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  1. #1
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    Article: 5 Tips for Photographing Fireworks

    Here is an article I published on my website about fireworks photography. I hope it'll be useful to some of you in this forum.

    5 Tips for Photographing Fireworks
    by Gary Hendricks


    Imagine youíre at a celebration event, camera in hand, waiting for a fireworks display. Thereís a certain excitement when you shoot pictures of fireworks. Maybe itís because the lights move so fast. Maybe itís because shooting these pictures require tricky exposure settings. In any case, I find shooting fireworks to be one of the most interesting types of photography. To help those who are new to this genre of photography, here are some good tips to follow.


    A spectacular display of fireworks

    Tip 1: Remove UV or Polarizing Filters
    This is always my first tip to photographers shooting fireworks. Remove the UV or polarizing filters from your camera before the fireworks display. I have, on many occasions, forgotten to do this and the results were often disastrous. By the time I got the lenses off, Iíd have missed several minutes of the fireworks display.

    Tip 2: Right Angles to the Wind
    Try to position yourself at right angles to the wind. Positioning yourself in this manner ensures that the light bursts in the fireworks streak across you as you snap pictures. This creates the interesting fireworks streaking effect you see in so many photos out there. The other advantage is that smoke will be blown out of your frame faster, giving rise to nicer, cleaner shots.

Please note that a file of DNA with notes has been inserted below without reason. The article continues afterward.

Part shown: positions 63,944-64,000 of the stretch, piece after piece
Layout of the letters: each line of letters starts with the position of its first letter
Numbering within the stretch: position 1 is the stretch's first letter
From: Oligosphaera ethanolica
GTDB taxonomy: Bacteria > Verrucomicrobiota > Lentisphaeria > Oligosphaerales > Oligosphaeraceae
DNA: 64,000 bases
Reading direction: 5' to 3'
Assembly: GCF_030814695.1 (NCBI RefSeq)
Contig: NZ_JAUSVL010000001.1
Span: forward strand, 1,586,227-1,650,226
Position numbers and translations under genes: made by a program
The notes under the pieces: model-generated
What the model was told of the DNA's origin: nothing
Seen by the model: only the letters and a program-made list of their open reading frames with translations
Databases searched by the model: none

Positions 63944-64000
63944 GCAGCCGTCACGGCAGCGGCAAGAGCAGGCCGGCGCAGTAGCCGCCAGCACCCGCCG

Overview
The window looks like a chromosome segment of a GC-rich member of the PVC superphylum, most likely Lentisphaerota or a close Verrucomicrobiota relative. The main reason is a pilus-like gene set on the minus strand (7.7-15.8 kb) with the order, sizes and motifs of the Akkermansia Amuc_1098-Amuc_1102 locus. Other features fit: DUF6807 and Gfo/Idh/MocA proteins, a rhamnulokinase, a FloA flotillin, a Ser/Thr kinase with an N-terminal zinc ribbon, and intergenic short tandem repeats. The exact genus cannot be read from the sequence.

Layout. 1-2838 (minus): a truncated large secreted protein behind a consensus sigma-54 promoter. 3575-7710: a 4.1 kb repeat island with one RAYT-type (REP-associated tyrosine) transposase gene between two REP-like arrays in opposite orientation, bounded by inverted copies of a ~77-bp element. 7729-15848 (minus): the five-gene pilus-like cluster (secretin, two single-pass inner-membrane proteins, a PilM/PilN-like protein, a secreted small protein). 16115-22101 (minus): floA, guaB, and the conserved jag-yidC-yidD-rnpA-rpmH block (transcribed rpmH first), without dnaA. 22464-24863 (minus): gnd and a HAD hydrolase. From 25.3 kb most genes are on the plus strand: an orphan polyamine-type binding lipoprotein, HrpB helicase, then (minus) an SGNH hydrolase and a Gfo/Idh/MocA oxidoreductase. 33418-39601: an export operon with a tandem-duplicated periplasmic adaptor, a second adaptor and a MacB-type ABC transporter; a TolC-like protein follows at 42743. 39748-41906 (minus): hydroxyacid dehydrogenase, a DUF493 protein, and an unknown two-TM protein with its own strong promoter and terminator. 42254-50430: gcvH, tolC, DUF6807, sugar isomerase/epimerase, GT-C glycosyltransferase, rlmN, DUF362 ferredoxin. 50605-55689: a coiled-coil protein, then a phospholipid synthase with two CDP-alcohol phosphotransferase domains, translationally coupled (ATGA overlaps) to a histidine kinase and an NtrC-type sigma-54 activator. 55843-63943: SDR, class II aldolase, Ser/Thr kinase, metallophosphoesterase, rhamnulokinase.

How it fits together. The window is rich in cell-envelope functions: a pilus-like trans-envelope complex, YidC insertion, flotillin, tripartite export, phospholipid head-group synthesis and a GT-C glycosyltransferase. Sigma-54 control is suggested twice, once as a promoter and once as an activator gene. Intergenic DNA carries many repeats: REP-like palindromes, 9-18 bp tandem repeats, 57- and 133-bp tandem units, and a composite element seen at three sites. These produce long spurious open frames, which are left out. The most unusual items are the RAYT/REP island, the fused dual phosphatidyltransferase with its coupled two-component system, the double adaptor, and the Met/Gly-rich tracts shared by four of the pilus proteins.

Tip 3: Bring the Tripod
    Fireworks (and night photography in general) require long exposures. As such, always remember to bring your tripod along for the occasion. Ensure that you set up the tripod and try out some sample exposure settings way before those fireworks come on.

    Tip 4: Focusing
    As the fireworks display comes on, I think itís pretty important to focus on the first few bursts of fireworks. Taking the time to do this will ensure that you have nice, well-focused shots subsequently. Many amateurs tend to get excited once we see and hear the fireworks, and forget about focusing altogether.